In essence, the support from the distal end of the rigid needle 220 in
In this invention, conduits are delivered through the calcified endplates to re-establish the exchange of nutrients and waste between the disc and vertebral bodies. The conduit is delivered within an elastically curved needle. The curved needle is resiliently straightened within a rigid needle. The rigid needle punctures into a degenerating disc with calcified endplates. The elastically curved needle carrying the conduit is then deployed from the rigid needle to resume the curved configuration and puncture through the calcified endplate. By retrieving the curved needle back into the rigid needle while holding a plunger behind the conduit stationary, the conduit is deployed across the endplate to transport nutrients and waste between the disc and vertebra.
The puncturing device in this invention is designed to minimize twisting and friction between the curved and rigid needles. The device also provides support to the elastically curved needle to minimize bending during endplate puncturing. In addition, the device is designed to deliver at least one conduit at the endplate to bridge between the avascular intervertebral disc and the vertebral body for exchange of nutrients, oxygen, carbon dioxide, lactate and waste.
Nutrients and oxygen are abundantly supplied by peripheral blood vessels near the outer annulus. Conduits can also be deployed transverse the degenerating disc to draw nutrients from the outer annulus into the nucleus pulposus to halt disc degeneration.
After nutrient and waste exchange is re-established by the semi-permeable conduits, stem cells, growth factor or gene therapeutic agents can be injected into the disc to promote regeneration. In addition, the disc with semi-permeable conduits is still immunoisolated. Donor cells injected into the disc can be nourished by nutrients through the semi-permeable conduits without triggering an immune response. These cells are selected for their capability to biosynthesize therapeutic agents, such as insulin and neurotransmitters. The therapeutic agents are transported through the semi-permeable conduits into body circulation to treat a disease.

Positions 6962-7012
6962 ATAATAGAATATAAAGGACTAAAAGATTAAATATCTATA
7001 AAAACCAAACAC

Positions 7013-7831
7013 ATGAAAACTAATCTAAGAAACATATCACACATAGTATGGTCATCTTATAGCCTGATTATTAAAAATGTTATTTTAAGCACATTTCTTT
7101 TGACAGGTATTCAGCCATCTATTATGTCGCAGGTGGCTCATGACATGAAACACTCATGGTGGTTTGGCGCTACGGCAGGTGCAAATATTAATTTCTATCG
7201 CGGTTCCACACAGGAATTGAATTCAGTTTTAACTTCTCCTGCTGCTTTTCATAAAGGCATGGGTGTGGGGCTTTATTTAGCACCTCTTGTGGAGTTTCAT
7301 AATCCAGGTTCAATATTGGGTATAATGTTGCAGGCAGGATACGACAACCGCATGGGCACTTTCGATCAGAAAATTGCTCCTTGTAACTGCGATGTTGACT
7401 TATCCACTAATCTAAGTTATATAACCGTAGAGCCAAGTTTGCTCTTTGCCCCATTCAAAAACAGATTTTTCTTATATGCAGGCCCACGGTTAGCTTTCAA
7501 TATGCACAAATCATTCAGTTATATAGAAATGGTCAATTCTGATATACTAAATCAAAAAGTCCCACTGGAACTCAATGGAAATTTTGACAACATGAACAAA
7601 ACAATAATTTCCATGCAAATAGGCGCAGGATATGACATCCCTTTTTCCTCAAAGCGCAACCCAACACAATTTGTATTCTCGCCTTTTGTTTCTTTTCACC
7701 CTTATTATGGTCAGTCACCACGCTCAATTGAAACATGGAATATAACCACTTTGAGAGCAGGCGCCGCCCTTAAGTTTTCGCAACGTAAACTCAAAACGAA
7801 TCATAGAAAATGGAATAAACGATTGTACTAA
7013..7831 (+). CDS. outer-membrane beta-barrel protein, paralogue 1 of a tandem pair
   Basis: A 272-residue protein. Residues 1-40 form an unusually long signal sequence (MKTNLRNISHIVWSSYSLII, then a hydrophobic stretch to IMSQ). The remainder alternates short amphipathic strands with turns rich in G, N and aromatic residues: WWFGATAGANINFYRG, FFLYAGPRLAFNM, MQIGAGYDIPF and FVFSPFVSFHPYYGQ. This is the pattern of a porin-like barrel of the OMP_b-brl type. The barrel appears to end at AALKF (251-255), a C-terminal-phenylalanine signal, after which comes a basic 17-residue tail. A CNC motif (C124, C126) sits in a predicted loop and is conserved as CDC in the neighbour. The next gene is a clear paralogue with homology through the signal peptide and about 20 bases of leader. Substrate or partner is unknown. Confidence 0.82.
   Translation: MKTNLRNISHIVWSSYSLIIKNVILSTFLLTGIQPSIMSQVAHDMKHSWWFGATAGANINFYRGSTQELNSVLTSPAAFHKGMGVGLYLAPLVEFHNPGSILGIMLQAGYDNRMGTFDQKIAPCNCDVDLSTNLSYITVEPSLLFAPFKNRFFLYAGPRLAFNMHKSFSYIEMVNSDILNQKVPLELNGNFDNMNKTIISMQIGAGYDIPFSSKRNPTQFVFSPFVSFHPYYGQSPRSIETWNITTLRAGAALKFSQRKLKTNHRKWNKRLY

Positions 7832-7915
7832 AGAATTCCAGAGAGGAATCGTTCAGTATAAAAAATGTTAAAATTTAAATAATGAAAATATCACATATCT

Since diffusion from the endplate 105 is crucial for maintaining the intervertebral disc, effort is made to reestablish nutrient and waste exchange between the nucleus pulposus and circulation within the vertebral body. Guided by anteroposterior and lateral views from fluoroscopes, a trocar 103 enters posteriolaterally, 45° from mid-line into the disc 100, as shown in
An elastically curved needle 101, as shown in
Multiple endplate 105 punctures 224 can be accomplished to re-establish the exchange of nutrients and waste between the disc 100 and bodily circulation. After retrieving the elastically curved needle 101 into the sleeve 220, the assembly of needle 101 and sleeve 220 can be further advanced into or slightly withdrawn from the disc 100 to puncture more holes 224 through the calcified cranial endplate 105. By tuning the assembly of needle 101 and sleeve 220 180°, the caudal endplate 105 can also be punctured, as shown in
Endplate 105 puncturing can also be accomplished by electronic devices 134, such as a laser, cutting or abrading device.
Re-establishing the exchange of nutrients and waste through the calcified endplate 105 can also be accomplished using a conduit 126. A conduit 126 can be an elastic tube 125 with a lumen or channel 104 and tissue-holding flanges 113 at both ends, as shown in
The handle 130 of the curved needle 101 and the handle 132 of the rigid sleeve 229 are used to maintain the direction of needle 101 deployment. The square handle 130 of the curved needle 101 is stacked within the handle 132 of the rigid sleeve 220, as shown in
Non-circular cross-sections of the needle 101 and rigid sleeve 220 can also prevent rotation.
Conduits 126 can also be made small enough to fit within the lumen of the elastically curved needle 101. A conduit 126 can be a small tube 125 with a longitudinal channel 104, as shown in
Nutrients, oxygen, lactate, metabolites, carbon dioxide and waste can also be transported in fluid through capillary action of the conduit, made with a porous or channeled material, into tubular, multi-filaments or braided filaments 122, as shown in